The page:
Finally, note that the point that BA have made – that they haven’t seen any impact due to their breach – needs to be quantified: “yet”. Hackers tend to sit on breach data for 18 months before using it, waiting for the identity protection schemes that are often engaged post these events to expire. GDPR allows affected companies and individuals to sue – up until now the costs of a data breach have been borne by banks having to deal with fraud and issue new cards and consumers having to sort out identity protection. The ICO fines may yet be just the be tip of a very expensive iceberg as GDPR ensures that the costs more appropriately allocated to the offending parties.

SCA: the end of merchant liability, and other authentication factors

The EBA’s recent Opinion on the elements of strong customer authentication under PSD2 was, apart from moving the goalposts on when SCA will be enforced, full of interesting information about what constitutes a valid SCA element. It closes some doors, opens others and ends any notion that merchants can take liability and not do SCA themselves.

Taking the final point first, there’s been a view that Article 74(2) of PSD2 permits merchants to carry on without implementing SCA as long as they take liability. We at Consult Hyperion have long argued that that is an optimistic and overly legalistic reading of the regulations and this has now been confirmed. The EBA states:


In addition, even if there were a liability shift to the payee or the payee’s PSP for failing to accept SCA, as articulated in Article74(2) of PSD2, this could not be considered an alleviation of PSPs’ obligation to apply SCA in accordance with and as specified in Article 97 of PSD2.

Basically, Article 97 takes precedence – PSPs (aka Issuers) must apply SCA so if the merchant chooses not to then rather than end up with a payment for which they’re liable they’ll end up with no payment at all. Which, you’d imagine, would rather miss the point of being a merchant.

Beyond this point the Opinion has lots of interest to say about inherence, possession and knowledge elements.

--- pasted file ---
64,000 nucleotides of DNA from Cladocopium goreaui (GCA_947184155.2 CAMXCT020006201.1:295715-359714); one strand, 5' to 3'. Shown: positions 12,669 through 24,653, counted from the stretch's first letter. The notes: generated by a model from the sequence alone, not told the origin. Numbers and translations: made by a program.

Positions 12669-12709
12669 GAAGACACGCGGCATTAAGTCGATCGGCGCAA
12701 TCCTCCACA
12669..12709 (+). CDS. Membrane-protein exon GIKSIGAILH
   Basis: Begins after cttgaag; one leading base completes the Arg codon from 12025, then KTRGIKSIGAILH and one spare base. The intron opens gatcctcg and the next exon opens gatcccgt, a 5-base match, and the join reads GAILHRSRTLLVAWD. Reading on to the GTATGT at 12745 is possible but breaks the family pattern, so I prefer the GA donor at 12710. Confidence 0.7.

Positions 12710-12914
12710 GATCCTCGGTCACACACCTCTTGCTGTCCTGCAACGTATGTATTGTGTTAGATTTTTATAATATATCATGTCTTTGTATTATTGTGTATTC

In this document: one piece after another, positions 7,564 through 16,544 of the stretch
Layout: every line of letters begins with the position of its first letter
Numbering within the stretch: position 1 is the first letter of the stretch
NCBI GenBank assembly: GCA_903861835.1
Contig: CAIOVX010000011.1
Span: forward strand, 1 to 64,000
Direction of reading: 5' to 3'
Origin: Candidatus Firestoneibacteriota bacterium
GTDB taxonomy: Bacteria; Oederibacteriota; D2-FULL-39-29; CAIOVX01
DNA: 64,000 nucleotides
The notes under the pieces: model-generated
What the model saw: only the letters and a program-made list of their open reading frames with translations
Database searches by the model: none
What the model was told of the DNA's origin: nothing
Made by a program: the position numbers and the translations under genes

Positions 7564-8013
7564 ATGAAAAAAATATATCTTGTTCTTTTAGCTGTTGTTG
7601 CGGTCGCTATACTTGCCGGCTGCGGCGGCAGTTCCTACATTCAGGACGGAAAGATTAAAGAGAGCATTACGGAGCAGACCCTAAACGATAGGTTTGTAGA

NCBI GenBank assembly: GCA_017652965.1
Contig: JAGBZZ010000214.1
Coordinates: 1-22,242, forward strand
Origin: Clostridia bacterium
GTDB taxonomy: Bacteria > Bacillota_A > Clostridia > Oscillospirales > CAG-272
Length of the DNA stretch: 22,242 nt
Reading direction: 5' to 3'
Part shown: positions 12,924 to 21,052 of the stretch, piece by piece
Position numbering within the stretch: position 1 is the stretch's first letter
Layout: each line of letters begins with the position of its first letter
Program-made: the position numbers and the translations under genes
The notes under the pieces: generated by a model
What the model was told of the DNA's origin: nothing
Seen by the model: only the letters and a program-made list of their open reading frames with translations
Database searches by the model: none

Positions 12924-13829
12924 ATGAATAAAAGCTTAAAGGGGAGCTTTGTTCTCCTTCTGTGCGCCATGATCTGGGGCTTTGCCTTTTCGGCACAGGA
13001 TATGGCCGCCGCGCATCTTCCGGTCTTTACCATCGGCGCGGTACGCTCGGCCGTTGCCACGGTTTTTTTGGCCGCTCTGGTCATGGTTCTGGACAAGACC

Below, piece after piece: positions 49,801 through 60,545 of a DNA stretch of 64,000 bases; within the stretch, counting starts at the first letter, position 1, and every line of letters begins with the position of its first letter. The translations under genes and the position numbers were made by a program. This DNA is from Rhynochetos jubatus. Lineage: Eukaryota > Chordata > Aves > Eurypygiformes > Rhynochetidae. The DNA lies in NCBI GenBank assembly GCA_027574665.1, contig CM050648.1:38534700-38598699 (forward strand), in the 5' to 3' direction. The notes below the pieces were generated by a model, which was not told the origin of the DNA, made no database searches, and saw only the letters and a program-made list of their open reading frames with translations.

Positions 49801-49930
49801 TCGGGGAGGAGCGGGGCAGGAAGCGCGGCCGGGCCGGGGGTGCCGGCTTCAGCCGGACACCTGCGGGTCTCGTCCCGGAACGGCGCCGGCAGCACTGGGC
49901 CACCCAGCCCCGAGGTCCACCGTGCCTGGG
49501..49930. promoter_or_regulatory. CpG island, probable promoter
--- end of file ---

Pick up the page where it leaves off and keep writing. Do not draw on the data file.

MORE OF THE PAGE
On inherence two points stand out. Firstly the Opinion unambiguously states that behavioural biometrics can be a valid factor: this opens up a world of possible low friction SCA, and we expect to see lots of innovation in this area. Secondly it states that 3DS-2 does not support inherence as none of the data points being gathered relate to biological or behavioural biometrics but – and we view this as important – 3DS-2 is a valid means of supporting SCA.

This is critical because the dynamic linking process behind 3DS-2 is not straightforward and there have been differences of opinion over whether this is compliant. Given that 3DS-2 appears to be the only game in town for CNP transactions having a statement that it’s OK is mighty important.

On possession, the EBA clarifies that OTP SMS is valid and also that mobile app based approaches can be – but only if the app is linked to the device. We’ve been arguing that this is obviously the case for a while, so it’s good to see this confirmed: although there are going to be a few app developers out there that need to revise their approaches pdq (we can help, of course!).

Also on possession the EBA has stated something that really should have been obvious to anyone taking more than a moderate interest in the topic – printed card details such as PAN and CVV or user ids and email addresses are not valid possession or knowledge elements. As a number of prominent industry players have been taking the opposite approach this could lead to some interesting developments in the coming weeks, particularly as the Opinion states that if the CVV is not printed on the card and is instead sent on a separate channel, then it is a valid knowledge element.

Overall, the analysis and discussion in the Opinion on valid SCA elements is welcome, if a trifle tardy. To be fair to the EBA, we don’t see anything in their analysis that a proper reading of the RTS wouldn’t have produced. However, it’s been clear for some time that many industry players have been making a highly liberal interpretation of the requirements usually based on a legal opinion. But PSD2 and the RTS are about principles, not rules: if you need advice on this you need to talk to the people who understand this stuff. Which, by the way, is us, not law firms.

The EBA blinks first …